Securitization, also known as structured finance is a financing technique which allows capital markets to support direct income pooling resources and then resell them to investors. In countries where the legislation would encourage structured finance, almost all income-producing asset can be securitized.

In USA, securitization of funding can be done for nearly everything including medical and hospital records, oil exploration, lawsuit settlement proceedings in projects across the enterprise, royalties to music, or even a baseball stadium. But often the most securitized assets, both globally and in the US are consumer loans, especially home mortgages. The business structure of the US mortgage securitization has developed into a complex web of relationships between the various business units that offer wide range of loans and investment services. In the United States, there are two basic home mortgage securities market: a public (or at least quasi-public) and the other private. In general, most mortgage securities market home runs by one of the two ‘Government Sponsored Enterprises’ (GSE) created by the Congress.

These companies Fannie Mae and Freddie Mac buy mortgages that meet relatively strict underwriting guidelines for private mortgage lenders. The status of Fannie Mae and Freddie Mac is a little vague, because Congress has not enacted a law which explicitly guarantees the payment of bonds or securities issued by GSEs. Still the capital markets usually regard both of these companies as ‘too big to fail’ and treating their debt as virtually guaranteed by the U.S. government, believing that the Congress will not allow these companies to collapse.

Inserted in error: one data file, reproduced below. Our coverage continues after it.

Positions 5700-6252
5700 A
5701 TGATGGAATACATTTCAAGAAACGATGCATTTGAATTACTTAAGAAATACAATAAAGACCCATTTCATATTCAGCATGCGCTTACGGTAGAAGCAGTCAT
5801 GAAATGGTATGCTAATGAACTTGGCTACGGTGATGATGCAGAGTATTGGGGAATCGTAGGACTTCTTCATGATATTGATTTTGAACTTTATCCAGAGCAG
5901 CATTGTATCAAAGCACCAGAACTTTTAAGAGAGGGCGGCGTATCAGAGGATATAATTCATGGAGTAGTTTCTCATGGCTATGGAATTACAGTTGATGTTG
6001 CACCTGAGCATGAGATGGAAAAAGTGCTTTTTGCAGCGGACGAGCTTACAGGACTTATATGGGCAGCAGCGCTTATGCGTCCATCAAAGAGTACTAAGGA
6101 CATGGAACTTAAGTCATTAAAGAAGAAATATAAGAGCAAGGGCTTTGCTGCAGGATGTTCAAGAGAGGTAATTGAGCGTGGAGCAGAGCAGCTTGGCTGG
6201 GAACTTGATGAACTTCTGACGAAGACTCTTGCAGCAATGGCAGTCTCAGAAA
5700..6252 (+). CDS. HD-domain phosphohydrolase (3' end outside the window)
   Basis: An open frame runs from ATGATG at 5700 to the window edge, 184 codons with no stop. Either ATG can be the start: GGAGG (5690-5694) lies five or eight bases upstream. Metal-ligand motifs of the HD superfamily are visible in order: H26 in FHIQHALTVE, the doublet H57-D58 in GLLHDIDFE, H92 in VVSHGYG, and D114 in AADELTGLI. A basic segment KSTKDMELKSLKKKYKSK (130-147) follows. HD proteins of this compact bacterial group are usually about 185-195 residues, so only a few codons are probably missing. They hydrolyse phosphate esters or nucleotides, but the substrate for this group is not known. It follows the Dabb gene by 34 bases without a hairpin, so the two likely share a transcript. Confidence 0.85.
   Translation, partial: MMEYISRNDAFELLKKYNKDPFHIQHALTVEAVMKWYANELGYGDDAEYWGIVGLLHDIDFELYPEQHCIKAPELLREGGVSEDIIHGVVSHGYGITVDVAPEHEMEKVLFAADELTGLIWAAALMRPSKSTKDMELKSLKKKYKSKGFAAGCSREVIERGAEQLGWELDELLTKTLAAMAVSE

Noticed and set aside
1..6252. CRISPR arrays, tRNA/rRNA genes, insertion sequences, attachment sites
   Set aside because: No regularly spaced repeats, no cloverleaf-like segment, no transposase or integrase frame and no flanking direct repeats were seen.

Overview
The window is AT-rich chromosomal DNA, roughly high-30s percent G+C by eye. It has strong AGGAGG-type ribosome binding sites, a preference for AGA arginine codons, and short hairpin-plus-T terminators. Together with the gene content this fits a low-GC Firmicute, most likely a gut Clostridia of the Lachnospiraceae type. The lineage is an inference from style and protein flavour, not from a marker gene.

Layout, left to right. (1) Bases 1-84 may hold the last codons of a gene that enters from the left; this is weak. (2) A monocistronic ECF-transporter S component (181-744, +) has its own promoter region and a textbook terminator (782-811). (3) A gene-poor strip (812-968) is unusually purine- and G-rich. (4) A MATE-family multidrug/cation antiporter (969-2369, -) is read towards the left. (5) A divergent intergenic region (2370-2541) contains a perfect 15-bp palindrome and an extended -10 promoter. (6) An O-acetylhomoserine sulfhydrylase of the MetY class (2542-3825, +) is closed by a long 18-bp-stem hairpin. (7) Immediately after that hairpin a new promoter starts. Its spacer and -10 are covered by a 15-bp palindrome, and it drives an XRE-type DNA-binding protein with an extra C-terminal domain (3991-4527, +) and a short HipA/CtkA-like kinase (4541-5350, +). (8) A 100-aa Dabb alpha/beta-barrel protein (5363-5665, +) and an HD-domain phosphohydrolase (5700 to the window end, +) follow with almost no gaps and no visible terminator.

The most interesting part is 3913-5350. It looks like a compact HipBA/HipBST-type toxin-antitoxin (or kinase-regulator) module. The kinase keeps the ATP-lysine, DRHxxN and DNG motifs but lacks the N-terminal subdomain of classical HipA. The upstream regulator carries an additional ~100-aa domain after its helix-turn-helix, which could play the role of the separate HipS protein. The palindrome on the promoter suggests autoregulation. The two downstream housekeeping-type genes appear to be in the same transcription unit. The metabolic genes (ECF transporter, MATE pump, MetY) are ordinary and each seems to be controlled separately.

Fannie Mae and Freddie Mac keep some mortgages in their own portfolios, the securities, but many others, they share investment instruments and are sold to investors. A huge amount of loans securitized by Fannie and Freddie give businesses economies of scale and risk diversification benefits that most private companies cannot match. In addition. Because of the implicit federal guarantees of Fannie and Freddie, GSEs can locate investors for their securities, without raising any transaction costs from credit rating agencies or credit enhancements.

Moreover, GSEs hesitate to offer high loans-to-value (LTV) loans and are reluctant to buy loans to borrowers with questionable credit histories. Loans sold to these sources of public capital are usually fifteen or thirty year mortgages, often at fixed interest rates and no prepayment penalties. Fannie Mae and Freddie Mac refuse to buy loans from private mortgage raisers, unless they use standardized contracts which contain terms considered generally fair to both parties. The two GSEs have strict automated underwriting standards and generally accepted financial models, require standardized documentation, and pay the same price for all loans they purchase.

Therefore, in general, Fannie and Freddie acts as a stabilization force in the ’prime’ mortgage lending market, guards against and eliminates the conditions of predatory lending or underwriting risk. Some commentators also argue that mortgage pools of the GSEs' merge lower and some moderate-risk borrowers with same loan pricing, which also provides modest support for some moderate-risk borrowers. Packaged mortgages by Fannie Mae and Freddie Mac are in a rather good position through the recent problems in the mortgage market in the United States.